Buying a house for the first time is a big and important decision in your life. As someone who represents you and looks out for your best interest, I would like to introduce you to programs available to first-time home buyers.

You are considered to be a first-time buyer if neither you and your spouse or common-law partner has owned and lived in another home previously here or anywhere else in the world. Also, if you've received your first home as a gift or inheritance, the Ontario government will not consider you a first-time home buyer.

Purchase price of your home

$500,000 or less 

Minimum amount of down payment

5% of the purchase price

$500,000 to $999,999

5% of the first $500,000 of the purchase price 10% for the portion of the purchase price above $500,000

$1 million or more

20% of the purchase price

As a first-time home buyer, you many qualify for the following government programs (some restrictions apply):
For Ontarians specific:

  • Ontario Land Transfer Tax Refund  (Ontario LTT)- also called the provincial land transfer tax refund with a rebate up to $4,000 for homes over $368,000 
  • First-time home purchase Rebate for Toronto (Toronto LTT)- As a first-time home buyer, you could qualify for a rebate of up to $4,475 if you're purchasing a new-build or a residential resale property in Toronto. All the same requirements for the Ontario Land Transfer Tax apply for this rebate, so hopefully, you can qualify for both.

For Canadians:

  • The Home Buyers’ Plan (HBP) Home Buyers’ Plan (HBP) which allows you to withdraw up to $35,000 from your registered retirement savings plan (RRSP) towards the down payment on your first home. If you and someone else are buying a home together, you can each withdraw from your individual RRSPs to withdraw a combined $70,000. The withdrawal is tax-free as long as it's paid back within 15 years. 
  • First-Time Home Buyer Incentive First-Time Home Buyer Incentive is a shared equity program with the Canadian government and can help you if you're struggling to come up with a down payment. Eligible Canadians can apply for a loan worth either 5% or 10% of a home's purchase price, but there's a catch. When you eventually pay back the loan, you'll be required to pay the equivalent of 5% or 10% of the property's current value. While it's a great tool to help Canadians get into the market, the downside is that you don't know how much your home's value will be in the future, and you're paying the government a percentage back—not a set amount. Let's say you purchased a home for $700,000 and borrowed 5% of the value for the down payment, which would be $35,000. You would owe the government 5% of the final sale price. So, if you held on to the home for eight years and sold it for $900,000, you would have to pay the government back $45,000.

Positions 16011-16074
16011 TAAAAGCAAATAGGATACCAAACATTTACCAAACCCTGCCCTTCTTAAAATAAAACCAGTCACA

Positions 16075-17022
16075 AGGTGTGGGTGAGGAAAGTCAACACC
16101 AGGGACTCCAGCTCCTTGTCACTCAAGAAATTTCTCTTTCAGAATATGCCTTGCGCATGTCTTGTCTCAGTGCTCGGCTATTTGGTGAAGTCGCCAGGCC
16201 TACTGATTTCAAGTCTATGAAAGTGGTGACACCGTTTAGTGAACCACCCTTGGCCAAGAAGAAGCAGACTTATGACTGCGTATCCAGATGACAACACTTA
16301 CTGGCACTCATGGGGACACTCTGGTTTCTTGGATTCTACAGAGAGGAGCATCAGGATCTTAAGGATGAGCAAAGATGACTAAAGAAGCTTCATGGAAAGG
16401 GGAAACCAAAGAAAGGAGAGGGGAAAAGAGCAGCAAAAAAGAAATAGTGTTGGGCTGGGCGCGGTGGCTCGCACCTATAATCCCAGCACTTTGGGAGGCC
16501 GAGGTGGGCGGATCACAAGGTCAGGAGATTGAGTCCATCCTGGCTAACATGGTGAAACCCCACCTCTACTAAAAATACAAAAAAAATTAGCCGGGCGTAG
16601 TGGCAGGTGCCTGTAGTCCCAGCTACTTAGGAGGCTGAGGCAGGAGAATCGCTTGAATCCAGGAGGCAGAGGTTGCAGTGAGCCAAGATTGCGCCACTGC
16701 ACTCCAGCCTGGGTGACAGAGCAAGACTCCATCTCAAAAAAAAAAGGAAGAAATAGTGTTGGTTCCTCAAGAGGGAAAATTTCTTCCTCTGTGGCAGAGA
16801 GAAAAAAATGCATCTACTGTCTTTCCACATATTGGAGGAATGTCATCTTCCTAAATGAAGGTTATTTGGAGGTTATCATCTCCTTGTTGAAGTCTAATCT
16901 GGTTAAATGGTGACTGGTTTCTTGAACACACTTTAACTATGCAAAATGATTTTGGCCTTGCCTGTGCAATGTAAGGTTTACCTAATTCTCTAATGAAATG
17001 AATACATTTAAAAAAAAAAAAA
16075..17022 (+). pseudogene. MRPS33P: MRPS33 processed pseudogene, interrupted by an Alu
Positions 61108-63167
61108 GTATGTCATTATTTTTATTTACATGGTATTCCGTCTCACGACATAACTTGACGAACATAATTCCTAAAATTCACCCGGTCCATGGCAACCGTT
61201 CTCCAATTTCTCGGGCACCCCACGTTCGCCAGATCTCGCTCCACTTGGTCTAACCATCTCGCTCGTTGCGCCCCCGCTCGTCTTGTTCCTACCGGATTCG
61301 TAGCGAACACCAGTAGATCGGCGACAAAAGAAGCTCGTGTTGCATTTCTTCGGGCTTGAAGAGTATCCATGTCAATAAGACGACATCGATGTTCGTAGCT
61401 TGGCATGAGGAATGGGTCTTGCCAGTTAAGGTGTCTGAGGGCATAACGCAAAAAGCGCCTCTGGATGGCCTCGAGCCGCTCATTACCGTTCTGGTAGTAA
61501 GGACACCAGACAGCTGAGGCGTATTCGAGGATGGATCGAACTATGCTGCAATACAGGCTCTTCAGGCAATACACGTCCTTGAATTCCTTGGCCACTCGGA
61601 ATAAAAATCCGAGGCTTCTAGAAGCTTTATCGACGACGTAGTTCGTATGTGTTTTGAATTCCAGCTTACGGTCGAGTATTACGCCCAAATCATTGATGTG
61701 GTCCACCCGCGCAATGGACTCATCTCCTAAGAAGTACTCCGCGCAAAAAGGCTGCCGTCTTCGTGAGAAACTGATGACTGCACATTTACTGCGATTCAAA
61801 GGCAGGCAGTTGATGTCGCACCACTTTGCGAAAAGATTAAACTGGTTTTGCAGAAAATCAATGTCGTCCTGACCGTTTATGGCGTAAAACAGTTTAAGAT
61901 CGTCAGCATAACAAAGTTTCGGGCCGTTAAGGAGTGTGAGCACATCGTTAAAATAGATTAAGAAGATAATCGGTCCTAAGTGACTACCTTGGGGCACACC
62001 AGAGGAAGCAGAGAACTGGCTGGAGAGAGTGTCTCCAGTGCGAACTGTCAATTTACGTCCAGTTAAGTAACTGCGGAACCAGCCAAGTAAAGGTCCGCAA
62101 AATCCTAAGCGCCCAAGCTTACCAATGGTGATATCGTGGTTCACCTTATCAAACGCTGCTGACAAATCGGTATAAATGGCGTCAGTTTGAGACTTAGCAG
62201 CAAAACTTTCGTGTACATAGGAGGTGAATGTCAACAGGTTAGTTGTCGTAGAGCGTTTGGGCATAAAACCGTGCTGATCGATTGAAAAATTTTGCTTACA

• The Home Buyers' Amount was as introduced as part of "Canada's Economic Action Plan" in 2009 to assist Canadians in purchasing their first home. It was created to help recover closing costs like legal expenses, inspections, and land transfer taxes that can add up for first-time home buyers. Until 2022, the Home Buyers' Tax Credit worked out to about $750, but in 2022, the rebate amount was doubled to $1,500. 
  • First-Time Home Buyers' Tax Credit (HBTC) - If you're stepping into the realm of home ownership for the first time, you may be eligible for a non-refundable tax credit of up to $750 when you buy a qualifying home. The calculation for this involves multiplying $5,000 by the lowest personal income tax rate. For instance, in 2022, this rate was 15%, resulting in a tax credit of $10,000. In simpler terms, this can translate to a tax reduction of up to $1,500 for the year you make your home purchase.  Essentially this credit targets those new to home ownership if you nor your spouse or common-law partner have owned a home in the purchase year or the previous four years.
  • GST/HST Housing Rebate is available to Canadians who buy a newly built home, significantly renovate an existing home, or rebuild a home that was destroyed. If you qualify, the rebate allows you to recover some of the goods and services tax (GST) or the federal part of the harmonized sales tax (HST) that you paid toward these purchases. 


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